Oil Pares Gains on Expectations of Rising U.S. Crude Supplies
(Bloomberg) -- Oil pared gains as expectations for a build in U.S. crude and gasoline inventories offset supply disruptions from Tropical Storm Zeta.
Futures in New York retreated below $39 a barrel after the industry-funded American Petroleum Institute reported a 4.58-million-barrel build in U.S. crude inventories last week, according to people familiar. The report also showed gasoline stockpiles rose by more than 2 million barrels.
Prices strengthened earlier as Zeta spurred U.S. Gulf producers to shut in 49.5% of oil output. The storm is expected to regain strength as it heads toward an anticipated landfall in Louisiana late Wednesday. At the same time, the Bloomberg Dollar Spot Index fell as much as 0.3%, boosting the appeal of commodities priced in the U.S. currency.
The API report confirms “demand destruction linked to Covid-19,” said Tom Finlon of GF International. “The price reaction is substantial, but so is the drop in demand.”
Despite the crude and gasoline builds in the API report, the figures showed distillate supplies falling 5.3 million barrels last week. If confirmed by a U.S. government report Wednesday, that would be the sixth straight weekly decline in distillate inventories.
Prices are testing the lower end of their recent trading range as Libya continues to ramp up output. Oil production at Libya’s El Feel field is said to have climbed to 75,000 barrels a day, after a force majeure was lifted on Monday. Despite an improvement in consumption in Asia, a renewed surge in virus cases across the U.S. and Europe is raising concerns the fragile recovery in demand will be derailed.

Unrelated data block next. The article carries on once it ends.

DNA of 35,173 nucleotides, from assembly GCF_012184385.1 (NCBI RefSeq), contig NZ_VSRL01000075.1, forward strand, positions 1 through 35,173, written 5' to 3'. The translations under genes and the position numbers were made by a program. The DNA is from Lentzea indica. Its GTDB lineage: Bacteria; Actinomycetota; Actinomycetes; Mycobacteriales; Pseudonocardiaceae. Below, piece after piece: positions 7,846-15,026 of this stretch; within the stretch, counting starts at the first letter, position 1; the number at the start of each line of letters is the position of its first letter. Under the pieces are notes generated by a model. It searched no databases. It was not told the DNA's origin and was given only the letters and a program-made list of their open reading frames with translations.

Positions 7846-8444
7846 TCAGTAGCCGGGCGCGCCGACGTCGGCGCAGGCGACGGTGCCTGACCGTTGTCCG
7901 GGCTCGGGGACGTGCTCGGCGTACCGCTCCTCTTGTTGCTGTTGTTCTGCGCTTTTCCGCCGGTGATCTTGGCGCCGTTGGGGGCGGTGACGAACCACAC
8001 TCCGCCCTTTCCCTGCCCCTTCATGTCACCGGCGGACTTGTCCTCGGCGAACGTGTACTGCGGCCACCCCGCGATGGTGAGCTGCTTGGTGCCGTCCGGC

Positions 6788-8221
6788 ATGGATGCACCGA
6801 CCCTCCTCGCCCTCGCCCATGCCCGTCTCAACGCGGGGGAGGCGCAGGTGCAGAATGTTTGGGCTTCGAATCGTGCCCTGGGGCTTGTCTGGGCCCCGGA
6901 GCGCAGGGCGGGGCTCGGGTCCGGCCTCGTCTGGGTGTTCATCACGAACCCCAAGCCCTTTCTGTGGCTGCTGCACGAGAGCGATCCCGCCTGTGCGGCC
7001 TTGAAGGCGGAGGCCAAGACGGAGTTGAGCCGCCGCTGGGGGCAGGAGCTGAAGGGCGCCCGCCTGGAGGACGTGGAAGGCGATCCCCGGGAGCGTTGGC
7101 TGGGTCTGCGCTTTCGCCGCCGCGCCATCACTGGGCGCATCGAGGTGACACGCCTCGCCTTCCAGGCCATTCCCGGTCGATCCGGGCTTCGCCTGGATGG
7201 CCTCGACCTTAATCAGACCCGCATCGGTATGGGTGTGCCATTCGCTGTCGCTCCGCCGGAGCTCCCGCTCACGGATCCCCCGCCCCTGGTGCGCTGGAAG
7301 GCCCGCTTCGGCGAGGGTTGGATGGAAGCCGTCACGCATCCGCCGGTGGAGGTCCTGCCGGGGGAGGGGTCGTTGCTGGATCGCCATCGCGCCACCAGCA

“Now that we’re seeing lockdowns starting to happen in Europe, the demand for jet fuel is just going to continue to fall going into the winter season,” said Tariq Zahir, managing member of the global macro program at Tyche Capital Advisors LLC. “With Libya output coming back, that’s adding more oil to the market that’s not needed.”
Though front-month futures prices were higher on Tuesday, the market’s underlying structure has softened. Brent’s nearest timespread widened to its deepest contango in two weeks, pointing to growing concerns about oversupply as Libyan oil returns.
“It’s very difficult to predict what is going to happen with oil and gas right now,” Murray Auchincloss, chief financial officer of BP Plc, said in an interview following the company’s earnings report. “We’ve seen continuous reduction in inventory levels since June, and when those move toward the five-year average I suspect there will be an uptick in price.”
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